Besigye and Sidekicks using ICC as a Political Scarecrow

Saturday, November 23, 2019

The political murmurs doing rounds that perennial presidential contender, Kizza Besigye Kifefe, and his sidekicks are collecting ‘evidence’ and two million signatures to drag President Yoweri Museveni, senior government and security officials to the much acclaimed International Criminal Court (ICC) is a bluff. Without pouring so much cold water, Ugandans need to be reminded that there have been three failed similar efforts previously by the same groups to drag President Museveni to the ICC and other similar bodies. 

From the casual look of their purported grievances, Besigye and cohorts appear to seek to invoke the ICC rhetoric as a branding gimmick for the forthcoming election they are certain to lose, and a scarecrow against domestic political opponents. As a group that has publicly declared campaigns of political, civil, and economic disobedience to sabotage governance in Uganda since 2011, and have been neutralized, they believe that invoking the ICC could scare away law enforcement especially the police from being firm against them.

Furthermore, Besigye is seeking to portray a false and moribund narrative that the rule of law in Uganda is defunct, judicial system incompetent and compromised, and leaders, especially President Museveni, act with impunity and in total disregard to established procedures. If indeed, Besigye and group had valid, credible and verifiable claims that are presentable before any competent court of law, they don’t have to publicly dramatise it. Secondly, and laughable, they don’t need two million signatures from the public to demonstrate the quality and credibility of evidence they have that well planned, orchestrated and sustained cases of war crimes, genocide, crimes against humanity, and war of aggression have taken place or are currently going on in or by Uganda.

After the post-Second World War criminal trials in Nuremberg and Tokyo, the United Nations Security Council established two temporary courts in response to atrocities committed in the former Yugoslavia and Rwanda during the 1990s.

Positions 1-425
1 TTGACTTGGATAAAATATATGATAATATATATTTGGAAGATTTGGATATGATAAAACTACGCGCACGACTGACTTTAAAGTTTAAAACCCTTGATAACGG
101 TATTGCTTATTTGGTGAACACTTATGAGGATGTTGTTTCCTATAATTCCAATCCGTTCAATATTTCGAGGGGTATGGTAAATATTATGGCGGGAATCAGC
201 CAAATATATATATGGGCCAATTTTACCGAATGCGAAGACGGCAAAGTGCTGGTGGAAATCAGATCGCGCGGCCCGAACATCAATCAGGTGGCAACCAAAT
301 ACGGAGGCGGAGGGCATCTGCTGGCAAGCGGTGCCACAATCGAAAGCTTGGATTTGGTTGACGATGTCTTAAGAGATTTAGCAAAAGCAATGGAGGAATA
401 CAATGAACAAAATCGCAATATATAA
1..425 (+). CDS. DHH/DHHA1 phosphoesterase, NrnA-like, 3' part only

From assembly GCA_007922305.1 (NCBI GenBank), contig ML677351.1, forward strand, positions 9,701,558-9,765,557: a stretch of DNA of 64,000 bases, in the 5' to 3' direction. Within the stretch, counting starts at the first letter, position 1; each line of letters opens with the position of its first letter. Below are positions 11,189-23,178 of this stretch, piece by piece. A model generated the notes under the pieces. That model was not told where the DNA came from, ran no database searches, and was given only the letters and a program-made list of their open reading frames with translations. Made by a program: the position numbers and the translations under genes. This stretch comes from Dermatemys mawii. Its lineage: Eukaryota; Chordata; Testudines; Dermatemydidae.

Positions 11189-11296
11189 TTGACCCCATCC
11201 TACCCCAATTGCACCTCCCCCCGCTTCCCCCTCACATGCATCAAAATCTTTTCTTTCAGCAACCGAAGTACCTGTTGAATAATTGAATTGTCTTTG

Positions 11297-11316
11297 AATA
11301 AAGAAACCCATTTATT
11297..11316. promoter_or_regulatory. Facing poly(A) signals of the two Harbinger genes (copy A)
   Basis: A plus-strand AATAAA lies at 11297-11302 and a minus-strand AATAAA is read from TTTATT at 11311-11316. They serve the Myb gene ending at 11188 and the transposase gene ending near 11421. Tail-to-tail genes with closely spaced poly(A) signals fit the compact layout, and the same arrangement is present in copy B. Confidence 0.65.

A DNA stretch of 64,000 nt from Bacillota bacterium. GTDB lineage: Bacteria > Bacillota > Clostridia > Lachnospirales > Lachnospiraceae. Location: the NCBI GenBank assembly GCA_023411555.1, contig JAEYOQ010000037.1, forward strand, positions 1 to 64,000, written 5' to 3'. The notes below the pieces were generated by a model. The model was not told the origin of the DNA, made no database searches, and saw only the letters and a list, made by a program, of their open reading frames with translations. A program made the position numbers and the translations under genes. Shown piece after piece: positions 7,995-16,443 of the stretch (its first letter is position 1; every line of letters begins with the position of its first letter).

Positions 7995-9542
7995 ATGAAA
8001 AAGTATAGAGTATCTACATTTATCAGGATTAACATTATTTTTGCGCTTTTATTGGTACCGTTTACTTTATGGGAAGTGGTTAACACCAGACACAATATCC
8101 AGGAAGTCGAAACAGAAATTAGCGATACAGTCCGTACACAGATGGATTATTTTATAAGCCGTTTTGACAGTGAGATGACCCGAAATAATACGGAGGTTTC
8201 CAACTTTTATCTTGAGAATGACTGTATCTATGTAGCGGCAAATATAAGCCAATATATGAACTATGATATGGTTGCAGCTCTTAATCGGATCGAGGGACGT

In 1998, some countries voted for, signed and subsequently ratified the Rome Statute which established the ICC as a permanent institution hoping to end impunity by bringing perpetrators those crimes where some individual governments had failed to offer justice to victims. Unfortunately, today, some in Africa’s opposition groups working with external elements think that by wagging the ICC and foreign daggers against those they dislike, they will achieve political capital.

For the avoidance of any doubt, President Museveni doesn’t fear transparent democracy, rule of law, judicial and public accountability both in Uganda and before the international community as Besigye would want the public to believe. To the contrary, President Museveni is not only a firm believer and promoter of justice and accountability but also one of the leading champions. This is demonstrated at home, region and in the international community including at the ICC where he and Uganda became the initial signatories in 1998 and referred some cases that were beyond Uganda’s jurisdiction.

There is no government leader, military, police or intelligence official in Uganda who is above or has been shielded from the due process of the law when found culpable, and therefore wagging the ICC card in Uganda is uncalled for, unserious and perhaps only serves as political mischief. Besigye and group have run out of logical options.

Africa, Uganda, and indeed President Museveni may have their misgivings about aspects of the ICC and other international bodies including the United Nations especially on how they handle issues of equity and mutual respect to Africa’s critical interests, these concerns have been publicly expressed. However, Uganda is still member, signatory and respects decisions of those institutions, and w any serious disagreements have also been raised within appropriate forum and procedures for redress.

Yes, people are free to petition any court of competent jurisdiction for redress but as a sovereign country with functional and effective systems including elected bodies and judiciary, we believe that Besigye’s cries to the ICC are false, frivolous, outlandish and driven by malicious intentions and political hate, and will soon be found so.

Since his first failed presidential bid in 2001, Besigye has public demonstrated and sustained hostility to government including trying armed rebellion which led him to a self-imposed exile to South Africa. Besigye continued with belligerent postures to paralyze the economy hoping to exploit the 2009 global economic spike to mobilize Ugandans to bring down the elected government.

The campaigns of ‘Defiance’ that, have mutated many-folds and variously described as political tsunami, and ‘Tubalemese’ during which he mobilized people to keep their shops closed have been part of the sabotage. Currently Besigye is ridding a tiger, the so-called ‘People’s Government’ with himself as president, and ‘Twerwaneko’ whose signature tune is mobilizing militant groups to obstruct government and police law enforcement.

Surely, there is no self-respecting government let alone institutions like the ICC to which he claims to have run will believe in Besigye’s false alarms and foul cries. Most importantly, Ugandans who cherish and enjoy stability, tranquility, and know they can change government including President Museveni through a democrat election will roundly reject the traitors.